The Whale from Darren Aronofsky

The Whale is a truly disgusting film, but it is wonderfully acted.
The director himself looks at his central figure as something foreign, a fact which he tries to cover under the cloak of sentimentality. Instead, it offers us sharply honest dialogue between the characters.
Aronofsky's films are generally difficult to watch. He likes to put viewers' hearts in an emotional vise (Connolly's scenes in Requiem for a dream, Portman's obsession in Black swan, etc.) and while I usually like his directorial eye, coming out of the whale just felt really bad . And not in the sense that I was waiting for purification to come later. No. I continued to feel bad and became angry.
I think that his other films (not all) had a liveliness, something unpredictable, they were a challenge for the viewer, they had a skill and at the same time a spiritual reverence (which I don't confuse with religious). There was no trace of these elements here.
With the camera glued to Fraser he makes us roll into his worsening condition and stay there. We're stuck too. We're supposed to feel sorry for and empathize with the protagonist's physical and psychological torment when, in fact, the feel of the film creates a morbid fascination. Here... he drops the coffee table while trying to get up from the couch. Here he is again… eating “horrendous” amounts of food or dessert while googling “congestive heart failure” and… here he is again… choking on a piece of chicken because he's so gluttonous he barely chews what he eats.
No, Aronofsky does not like or empathize with his protagonist. He observes and judges him, no matter how much he wants to convince us otherwise. And the message that goes through these scenes is "Good thing I, the viewer, haven't reached this point" or "Look, viewer, where you can go."
The play as well as the screenplay is written by Samuel D. Hunter and Aronofksy (I don't know if the play is the same) doesn't seem interested in understanding the actions to which Charlie succumbs. And while we open with a scene clearly shot to provoke as well as embarrass us, with Charlie masturbating while watching porn with gasps that easily cause a heart attack, the film then changes tone and begins to bemoan the torture the protagonist is subjected to. .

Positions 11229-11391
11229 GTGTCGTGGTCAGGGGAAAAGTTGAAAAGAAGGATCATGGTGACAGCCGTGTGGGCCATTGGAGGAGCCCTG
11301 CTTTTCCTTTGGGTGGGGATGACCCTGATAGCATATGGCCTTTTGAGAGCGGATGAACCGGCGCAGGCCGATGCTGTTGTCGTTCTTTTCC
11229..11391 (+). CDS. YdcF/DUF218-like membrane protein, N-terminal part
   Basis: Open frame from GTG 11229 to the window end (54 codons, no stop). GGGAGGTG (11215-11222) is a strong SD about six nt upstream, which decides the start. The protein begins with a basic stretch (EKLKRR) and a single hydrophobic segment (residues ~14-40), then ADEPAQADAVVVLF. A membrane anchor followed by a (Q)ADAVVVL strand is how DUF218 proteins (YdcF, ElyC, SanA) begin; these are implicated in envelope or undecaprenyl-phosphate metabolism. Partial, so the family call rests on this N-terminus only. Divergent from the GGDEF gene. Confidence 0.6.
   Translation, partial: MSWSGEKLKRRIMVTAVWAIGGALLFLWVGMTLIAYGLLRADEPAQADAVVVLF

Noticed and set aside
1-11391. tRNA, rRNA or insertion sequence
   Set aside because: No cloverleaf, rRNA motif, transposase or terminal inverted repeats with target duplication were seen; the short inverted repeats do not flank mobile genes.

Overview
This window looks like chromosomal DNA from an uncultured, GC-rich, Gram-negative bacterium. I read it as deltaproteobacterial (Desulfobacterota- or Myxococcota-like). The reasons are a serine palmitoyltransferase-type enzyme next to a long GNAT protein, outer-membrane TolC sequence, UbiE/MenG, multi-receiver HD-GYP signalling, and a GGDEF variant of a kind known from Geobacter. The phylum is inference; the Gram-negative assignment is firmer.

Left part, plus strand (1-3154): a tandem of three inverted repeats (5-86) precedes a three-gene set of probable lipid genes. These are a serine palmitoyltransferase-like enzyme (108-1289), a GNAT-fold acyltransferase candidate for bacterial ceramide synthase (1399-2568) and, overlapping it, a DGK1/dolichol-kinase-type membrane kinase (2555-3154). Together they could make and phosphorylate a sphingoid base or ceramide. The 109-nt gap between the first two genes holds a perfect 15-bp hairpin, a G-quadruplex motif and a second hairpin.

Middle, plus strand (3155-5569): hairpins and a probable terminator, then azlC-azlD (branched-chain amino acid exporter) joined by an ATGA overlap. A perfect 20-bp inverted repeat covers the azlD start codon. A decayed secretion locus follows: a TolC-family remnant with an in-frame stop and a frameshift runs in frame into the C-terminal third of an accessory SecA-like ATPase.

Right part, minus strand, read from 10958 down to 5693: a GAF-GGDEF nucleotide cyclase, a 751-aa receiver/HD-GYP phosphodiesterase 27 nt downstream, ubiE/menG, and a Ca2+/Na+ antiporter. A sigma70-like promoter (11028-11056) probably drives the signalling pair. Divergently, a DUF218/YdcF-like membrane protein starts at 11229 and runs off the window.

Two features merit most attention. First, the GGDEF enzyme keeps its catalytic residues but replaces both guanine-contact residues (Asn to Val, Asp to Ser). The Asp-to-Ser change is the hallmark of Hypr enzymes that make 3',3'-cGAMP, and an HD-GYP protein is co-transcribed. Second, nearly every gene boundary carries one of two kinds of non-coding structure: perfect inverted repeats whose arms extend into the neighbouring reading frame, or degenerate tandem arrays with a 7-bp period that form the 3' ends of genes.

Through it all, Fraser manages to convey more warmth and humanity than is (not) present on the script pages. His voice as he talks off-camera to his students is one of the reasons we like Fraser anyway...a voice deep and warm, full of dignity and humor. With his eyes alone he manages to show us a deeper side of Charlie and he does this with a skill and sincerity that makes him the only real reason this film is ultimately "tolerable".
Unfortunately, the script feeds us the slightest emotion we "should" have. In his worst moments, Charlie manages to calm himself down by reading or listening to a favorite student work on Herman Melville's Moby Dick. A task the importance of which we will understand along the way. And as he recites the work walking with heavy steps, assisted by a walker, to the bathroom, we have to "admire" the work that has gone into the suit he wears.
"He thinks his life will be better if he can kill the whale but, in reality, nothing will change," he continues to recite with excruciatingly obvious symbolism. "This book made me think about my own life," he continues, as if we don't see the obvious.
The picture is also relentlessly dark to fully understand Charlie's sadness and depression and the choice of 1.33 aspect ratio of the image makes it even more claustrophobic.
His solitude is interrupted by some visitors. First Hong Chau (the goddess waitress from The Menu) who is his friend and a nurse who loves him but doesn't lift a fly on her sword.
Then comes Sadie Sink as his estranged and rebellious daughter, Ellie. Charlie earlier in life was married to her mother and they had Ellie before he realized he was gay. Their first meeting is full of explanations for the viewers regarding the pain that has been nested within her. They manage to open a peculiar dialogue in the end which is really painful. Sink manages to bring an immediacy to the role of the sullen but brilliant teenager and is also a factor that enhances the film. also, the expressiveness of her gaze matches Fraser's incredibly well.
Suddenly, we have a third visitor, the persistent "missionary" played by Ty Simpkins. His role, unfortunately,it ends up functioning simply as a mechanism to move the plot along. It makes no sense that he's constantly allowed into Charlie's house, even when Charlie tells him he doesn't want to be "rescued." Despite this, the dialogues between Sink and Simpkins give us a little breath of life and truth, but their informal friendship seems completely foreign and not at all interesting.
Aronofksy straddles the line between analgesia and melodrama, centering the (amazing) Fraser as an exhibit analogous to the elephant man of the book of the same name. Except that the elephant man, as a book and as a movie, had soul and love.


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The plot is quite complicated, twisted and somewhat broad, I haven't seen any trailer as long as this and this shows how epic the storyline was. I think you're right, the aspect ratio gives it a very different feeling.